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There has been a lot of discussion on the benefits of Omega-3 fatty acids, and the pitfalls of Omega-6 fatty acids. I think it is time for a primer on what these different types of fat do and how it impacts our health. I promise I won’t make this too science ‘geeky’ – but, it is hard to take the biochemist out of the girl.

First, both Omega-3 and Omega-6 fatty acids are the two main types of Polyunsaturated Fatty Acids (or, PUFA’s). And, both Omega-3 and Omega-6 fatty acids (namely, ALA and LA, see below) are considered ‘essential’ to life. They are critical compounds for the immune, cellular, neurological and our hormonal systems.

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So, then why – if they are ‘essential’, is there such a clamor about how Omega-6 fatty acids are unhealthy?

Nothing is ever as cut and dried as we have a tendency to see in the media – so, read on. As I stated Omega-6 fatty acids are necessary in moderate amounts. Ideally, we should have a ratio of Omega-6 to Omega-3 of 1:1 to 4:1. However, what is happening in our ‘fast and convenient food’ world is that we are eating more like 25:1 or even higher. So, the issue is not so much that Omega-6 is bad for you, it is just that we eat way too much of it!

And, what does all that Omega-6 do:

1.       It stops the conversion of a key Omega-3 fatty acid (namely – a-linoleic acid (ALA)) to other key fatty acids needed in our body, namely eicosapentaenoic acid (or EPA) and docosahexaenoic acid (DHA).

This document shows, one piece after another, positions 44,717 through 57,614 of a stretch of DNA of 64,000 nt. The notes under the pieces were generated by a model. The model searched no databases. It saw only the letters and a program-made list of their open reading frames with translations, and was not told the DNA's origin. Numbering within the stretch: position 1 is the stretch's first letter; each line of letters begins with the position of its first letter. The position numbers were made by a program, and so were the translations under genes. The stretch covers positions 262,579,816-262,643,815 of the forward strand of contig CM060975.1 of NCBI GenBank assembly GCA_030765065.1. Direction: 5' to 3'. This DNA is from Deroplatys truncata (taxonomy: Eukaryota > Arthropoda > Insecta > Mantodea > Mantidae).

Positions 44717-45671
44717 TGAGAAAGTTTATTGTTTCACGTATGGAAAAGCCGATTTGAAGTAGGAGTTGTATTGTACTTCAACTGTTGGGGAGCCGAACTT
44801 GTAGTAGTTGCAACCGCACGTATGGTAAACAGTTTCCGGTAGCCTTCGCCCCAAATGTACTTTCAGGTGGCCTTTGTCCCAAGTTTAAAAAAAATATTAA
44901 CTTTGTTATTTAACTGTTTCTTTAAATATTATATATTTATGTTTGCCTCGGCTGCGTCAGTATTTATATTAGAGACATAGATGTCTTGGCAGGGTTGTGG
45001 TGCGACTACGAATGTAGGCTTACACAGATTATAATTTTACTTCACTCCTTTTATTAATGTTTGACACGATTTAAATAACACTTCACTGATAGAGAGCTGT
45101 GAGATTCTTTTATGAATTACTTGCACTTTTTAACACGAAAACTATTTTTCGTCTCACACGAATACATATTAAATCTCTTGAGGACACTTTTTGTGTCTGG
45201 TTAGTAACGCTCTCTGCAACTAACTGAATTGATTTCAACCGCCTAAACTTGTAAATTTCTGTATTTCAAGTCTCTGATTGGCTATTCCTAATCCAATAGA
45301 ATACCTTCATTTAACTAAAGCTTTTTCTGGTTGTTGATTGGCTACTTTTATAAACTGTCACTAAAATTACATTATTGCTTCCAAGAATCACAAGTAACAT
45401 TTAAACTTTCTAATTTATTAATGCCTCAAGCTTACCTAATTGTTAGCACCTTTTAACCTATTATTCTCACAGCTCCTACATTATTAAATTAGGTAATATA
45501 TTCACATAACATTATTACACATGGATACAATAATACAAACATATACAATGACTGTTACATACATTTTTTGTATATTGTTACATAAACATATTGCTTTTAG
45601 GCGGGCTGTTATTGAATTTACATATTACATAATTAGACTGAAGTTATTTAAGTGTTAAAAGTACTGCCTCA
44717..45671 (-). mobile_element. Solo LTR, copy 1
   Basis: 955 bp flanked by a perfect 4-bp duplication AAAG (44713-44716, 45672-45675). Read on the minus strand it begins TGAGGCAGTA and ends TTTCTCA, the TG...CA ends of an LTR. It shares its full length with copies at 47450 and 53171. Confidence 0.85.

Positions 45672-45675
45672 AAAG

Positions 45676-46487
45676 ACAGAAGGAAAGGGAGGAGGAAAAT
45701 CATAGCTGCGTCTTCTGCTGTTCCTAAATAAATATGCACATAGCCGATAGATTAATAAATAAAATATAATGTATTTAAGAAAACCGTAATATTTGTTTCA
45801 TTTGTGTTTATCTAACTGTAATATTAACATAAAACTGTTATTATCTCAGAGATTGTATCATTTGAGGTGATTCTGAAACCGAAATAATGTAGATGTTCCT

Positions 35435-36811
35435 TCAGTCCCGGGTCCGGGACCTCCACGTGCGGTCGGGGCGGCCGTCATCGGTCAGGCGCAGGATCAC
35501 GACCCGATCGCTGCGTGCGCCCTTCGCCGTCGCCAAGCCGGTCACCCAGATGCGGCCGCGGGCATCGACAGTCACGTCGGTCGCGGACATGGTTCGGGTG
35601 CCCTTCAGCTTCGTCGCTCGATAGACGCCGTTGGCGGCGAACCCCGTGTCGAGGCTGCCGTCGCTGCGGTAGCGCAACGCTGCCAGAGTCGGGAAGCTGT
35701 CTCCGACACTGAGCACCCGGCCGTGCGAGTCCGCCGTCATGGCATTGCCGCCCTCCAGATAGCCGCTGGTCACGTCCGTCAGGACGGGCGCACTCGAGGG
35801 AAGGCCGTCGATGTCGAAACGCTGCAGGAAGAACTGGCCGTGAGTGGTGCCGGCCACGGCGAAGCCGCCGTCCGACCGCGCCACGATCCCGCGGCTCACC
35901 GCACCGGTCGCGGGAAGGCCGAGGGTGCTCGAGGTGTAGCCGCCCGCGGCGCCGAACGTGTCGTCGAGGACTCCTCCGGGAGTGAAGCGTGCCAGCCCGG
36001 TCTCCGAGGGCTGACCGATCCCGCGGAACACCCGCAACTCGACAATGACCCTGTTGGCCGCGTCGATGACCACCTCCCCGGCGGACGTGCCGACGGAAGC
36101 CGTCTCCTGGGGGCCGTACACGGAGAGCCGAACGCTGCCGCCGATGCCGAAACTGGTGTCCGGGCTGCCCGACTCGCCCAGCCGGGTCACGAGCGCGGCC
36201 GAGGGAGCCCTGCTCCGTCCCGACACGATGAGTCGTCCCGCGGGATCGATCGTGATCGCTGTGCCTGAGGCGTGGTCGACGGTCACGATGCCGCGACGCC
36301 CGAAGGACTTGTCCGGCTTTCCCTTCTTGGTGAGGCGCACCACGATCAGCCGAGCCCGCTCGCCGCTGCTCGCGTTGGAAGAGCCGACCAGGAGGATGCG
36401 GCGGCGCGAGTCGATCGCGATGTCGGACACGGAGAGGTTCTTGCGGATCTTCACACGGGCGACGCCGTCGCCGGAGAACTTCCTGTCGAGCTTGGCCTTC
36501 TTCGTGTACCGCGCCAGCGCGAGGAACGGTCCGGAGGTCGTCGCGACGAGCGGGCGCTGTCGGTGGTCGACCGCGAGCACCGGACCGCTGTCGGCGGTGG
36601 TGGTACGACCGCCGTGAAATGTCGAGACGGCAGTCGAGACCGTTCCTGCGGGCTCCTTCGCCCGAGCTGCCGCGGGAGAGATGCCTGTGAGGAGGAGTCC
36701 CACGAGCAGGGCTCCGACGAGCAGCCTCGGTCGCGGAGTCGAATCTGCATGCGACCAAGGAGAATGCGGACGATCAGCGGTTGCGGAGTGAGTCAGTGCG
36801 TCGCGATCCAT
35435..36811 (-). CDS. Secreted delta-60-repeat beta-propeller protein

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2.       It promotes an overabundance of inflammation in the body.  Think of it this way – a little inflammation is OK (like a home fire that keeps the house warm and comfortable). Too much Omega-6 is like a five alarm fire.

 3.       It also oxidizes your LDL, making it rancid and more likely to cause heart disease.

 But, if we keep our levels in balance – then Omega-3’s can work to reduce the expression of inflammatory genes, improve memory, help with depression symptoms, regulate our insulin levels and so on. 

So, you can see that our Standard American Diet needs to be tweaked to improve our overall intake of Omega-3’s and reduce Omega -’s. How do we do that? Here are some great ideas:

  • Eat pasture-raised meat and dairy. Corn fed meat and dairy has high levels of Omega-6 from the corn they are fed. Grass is a great source of Omega 3’s (remember, you are what you eat).
  • Use more oils like, olive, flaxseed and walnut oil. Avoid using industrial vegetable oils like soybean, canola, corn, cottonseed.
  • Eat more wild or sustainably raised fish.
  • Eat nuts and seeds.
  • Consider a good Omega-3 (EPA/DHA) supplement.

And, above all – stay healthy!


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